b) a plurality of conductive pathways interconnected to the input connection, each of the conductive pathways corresponding to one of the plurality of dipole antennas, and each conductive pathway having an effective length equal to about one half the selected wavelength.
14. An antenna in accordance with claim 13, further comprising a plurality of drive lines, each drive line connecting one of the plurality of dipole antennas to one of the conductive pathways of the power divider.
15. An antenna in accordance with claim 14, wherein each of the drive lines has an effective physical length equal to an integer times about one half of the selected wavelength.
16. An antenna for transmitting and receiving a signal of a selected wavelength, comprising:
a) a base;
b) a plurality of elongate dipole antennas having opposing ends and being oriented end-to-end in a linear array, the plurality of dipole antennas being interconnected by a plurality of dipole spacers, with a first of the plurality of dipole antennas being attached to a dipole spacer which is attached to the base, each of the dipole antennas further comprising:
first and second collinear tubes of electrically conductive material; and
a gap spacer disposed between the first and second collinear tubes;
c) a Wilkinson divider associated with the base, having a plurality of conductive pathways with distal ends, and configured for receiving an input signal; and
d) a plurality of drive lines, each drive line connecting one of the plurality of dipole antennas to the distal end of one of the conductive pathways of the Wilkinson divider, and each of the drive lines having an effective length equal to a multiple of about one half of the selected wavelength.
17. An antenna in accordance with claim 16, wherein:
a) the drive lines comprise a core wire and shielding; and
the base further comprises:
b) a substantially rigid conductive baseplate to which the linear array of dipole antennas is attached; and
c) a dielectric material for carrying the Wilkinson divider; and
wherein:
d) the core wire of each drive line is connected at one end to the distal end of one of the conductive pathways of the Wilkinson divider; and
e) the shielding of each of the drive lines is connected at said one end to the baseplate.
18. An antenna in accordance with claim 17, wherein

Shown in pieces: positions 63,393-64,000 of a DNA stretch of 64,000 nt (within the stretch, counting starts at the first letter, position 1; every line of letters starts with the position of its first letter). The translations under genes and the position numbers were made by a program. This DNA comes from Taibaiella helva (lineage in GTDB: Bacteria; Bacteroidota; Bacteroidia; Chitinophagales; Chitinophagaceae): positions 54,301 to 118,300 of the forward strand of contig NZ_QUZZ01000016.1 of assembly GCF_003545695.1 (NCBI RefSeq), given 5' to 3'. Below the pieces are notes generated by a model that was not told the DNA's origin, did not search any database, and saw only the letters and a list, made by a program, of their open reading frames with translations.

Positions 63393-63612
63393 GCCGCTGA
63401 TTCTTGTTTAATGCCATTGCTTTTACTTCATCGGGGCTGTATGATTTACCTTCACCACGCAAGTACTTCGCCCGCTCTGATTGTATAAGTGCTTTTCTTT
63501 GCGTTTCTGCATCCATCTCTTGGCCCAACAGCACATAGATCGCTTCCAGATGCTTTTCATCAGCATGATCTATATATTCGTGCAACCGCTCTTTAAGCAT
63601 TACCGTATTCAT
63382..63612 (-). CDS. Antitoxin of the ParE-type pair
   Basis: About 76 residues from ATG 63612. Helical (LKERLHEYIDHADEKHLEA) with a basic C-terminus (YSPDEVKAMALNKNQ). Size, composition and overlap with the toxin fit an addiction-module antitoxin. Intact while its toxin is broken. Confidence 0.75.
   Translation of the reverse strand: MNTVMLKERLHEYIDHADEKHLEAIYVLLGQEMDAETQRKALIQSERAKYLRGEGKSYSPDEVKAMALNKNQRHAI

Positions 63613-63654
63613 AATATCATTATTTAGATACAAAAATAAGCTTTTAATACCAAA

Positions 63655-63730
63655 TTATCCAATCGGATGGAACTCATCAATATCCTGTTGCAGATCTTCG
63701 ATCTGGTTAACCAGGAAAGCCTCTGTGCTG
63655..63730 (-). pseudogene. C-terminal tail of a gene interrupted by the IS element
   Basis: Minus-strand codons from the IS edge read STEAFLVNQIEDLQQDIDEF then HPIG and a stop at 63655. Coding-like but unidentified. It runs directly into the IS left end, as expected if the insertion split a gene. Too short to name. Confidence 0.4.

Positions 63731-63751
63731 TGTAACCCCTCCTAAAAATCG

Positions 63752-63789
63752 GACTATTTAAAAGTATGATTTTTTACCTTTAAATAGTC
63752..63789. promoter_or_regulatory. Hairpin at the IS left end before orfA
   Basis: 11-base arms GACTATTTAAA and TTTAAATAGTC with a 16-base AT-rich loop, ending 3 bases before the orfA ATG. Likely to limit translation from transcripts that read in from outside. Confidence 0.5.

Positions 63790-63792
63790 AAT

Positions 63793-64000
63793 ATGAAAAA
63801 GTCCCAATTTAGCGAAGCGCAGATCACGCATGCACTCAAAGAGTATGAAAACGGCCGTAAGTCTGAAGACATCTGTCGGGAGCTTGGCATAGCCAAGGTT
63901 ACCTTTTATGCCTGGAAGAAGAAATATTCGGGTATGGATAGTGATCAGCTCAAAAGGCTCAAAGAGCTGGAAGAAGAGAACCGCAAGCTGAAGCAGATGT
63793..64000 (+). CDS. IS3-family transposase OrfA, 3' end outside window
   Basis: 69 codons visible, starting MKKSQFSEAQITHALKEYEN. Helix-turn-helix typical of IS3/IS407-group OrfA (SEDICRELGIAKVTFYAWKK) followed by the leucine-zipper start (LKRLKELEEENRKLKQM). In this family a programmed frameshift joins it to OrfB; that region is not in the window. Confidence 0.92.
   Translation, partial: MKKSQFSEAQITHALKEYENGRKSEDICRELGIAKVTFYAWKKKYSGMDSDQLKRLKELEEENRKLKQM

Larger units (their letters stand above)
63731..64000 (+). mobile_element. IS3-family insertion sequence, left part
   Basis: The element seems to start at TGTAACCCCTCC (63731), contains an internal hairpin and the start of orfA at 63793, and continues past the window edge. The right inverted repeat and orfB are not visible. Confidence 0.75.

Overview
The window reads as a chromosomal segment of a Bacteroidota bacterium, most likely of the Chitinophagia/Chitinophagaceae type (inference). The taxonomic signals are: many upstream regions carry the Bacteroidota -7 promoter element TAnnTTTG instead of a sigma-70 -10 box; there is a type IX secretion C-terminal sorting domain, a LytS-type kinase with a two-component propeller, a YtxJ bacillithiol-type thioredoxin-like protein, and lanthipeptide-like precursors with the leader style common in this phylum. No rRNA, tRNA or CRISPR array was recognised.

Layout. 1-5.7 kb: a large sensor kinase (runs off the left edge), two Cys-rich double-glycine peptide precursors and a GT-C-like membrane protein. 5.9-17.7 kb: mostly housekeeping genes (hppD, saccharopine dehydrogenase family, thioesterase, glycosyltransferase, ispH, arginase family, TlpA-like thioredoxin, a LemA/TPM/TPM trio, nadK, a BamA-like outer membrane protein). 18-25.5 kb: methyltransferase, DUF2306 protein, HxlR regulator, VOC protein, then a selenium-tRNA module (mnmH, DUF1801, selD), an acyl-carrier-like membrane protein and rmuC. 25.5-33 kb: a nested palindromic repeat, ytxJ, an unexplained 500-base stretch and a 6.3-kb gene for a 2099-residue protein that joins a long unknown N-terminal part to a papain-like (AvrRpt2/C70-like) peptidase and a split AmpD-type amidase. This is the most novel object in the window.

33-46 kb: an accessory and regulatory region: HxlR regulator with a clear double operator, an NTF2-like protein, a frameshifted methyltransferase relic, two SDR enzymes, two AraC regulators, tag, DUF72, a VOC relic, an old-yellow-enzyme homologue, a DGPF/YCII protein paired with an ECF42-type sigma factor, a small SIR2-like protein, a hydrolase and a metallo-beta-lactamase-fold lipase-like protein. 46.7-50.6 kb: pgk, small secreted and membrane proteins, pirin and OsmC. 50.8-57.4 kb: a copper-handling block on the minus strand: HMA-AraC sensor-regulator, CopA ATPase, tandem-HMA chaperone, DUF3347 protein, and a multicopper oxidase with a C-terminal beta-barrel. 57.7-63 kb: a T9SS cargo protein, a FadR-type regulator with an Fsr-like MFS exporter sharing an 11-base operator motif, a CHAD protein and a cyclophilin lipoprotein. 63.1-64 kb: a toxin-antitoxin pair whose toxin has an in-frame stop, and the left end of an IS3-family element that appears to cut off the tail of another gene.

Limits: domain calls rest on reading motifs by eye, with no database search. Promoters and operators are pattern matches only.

a) the core wire of each drive line is connected at a second end to the first tube of one of the dipole antennas; and
b) the shielding of each of the drive lines is connected at said second end to the second tube of said one of the dipole antennas.
19. An antenna in accordance with claim 17, wherein the conductive pathways have an effective length equal to about one half of the selected wavelength.
20. An antenna in accordance with claim 16, wherein the dipole spacers and the gap spacers comprise a dielectric material selected from the group consisting of Delrin, ABS, and styrene.
21. An antenna for broadcasting and receiving a signal of a selected wavelength, comprising:
a) a plurality of elongate dipole antennas comprising first and second collinear tubes of electrically conductive material having opposing ends and being oriented end-to-end in a linear array;
b) a gap spacer comprising dielectric material disposed between the first and second collinear tubes; and
c) a power divider configured for receiving an input signal and dividing and transmitting the input signal in parallel to each of the dipole antennas.
22. An antenna for broadcasting a signal of a selected wavelength, comprising:
a) a plurality of elongate dipole antennas, each comprising first and second collinear tubes of electrically conductive material having a length and opposing ends, and being oriented end-to-end in a linear array with a linear spacing between adjacent dipole antennas;
b) a gap spacer of dielectric material disposed between the first and second collinear tubes;
c) a power divider configured for dividing and transmitting an in-phase signal in parallel to each of the dipole antennas; and
d) wherein the linear spacing of the dipole antennas in the array is correlated with the length of the dipoles and the selected wavelength, such that signals of the dipole antennas interfere with each other when broadcast, so as to focus signals which propagate substantially perpendicularly to the linear array, and to diminish other signals.
Description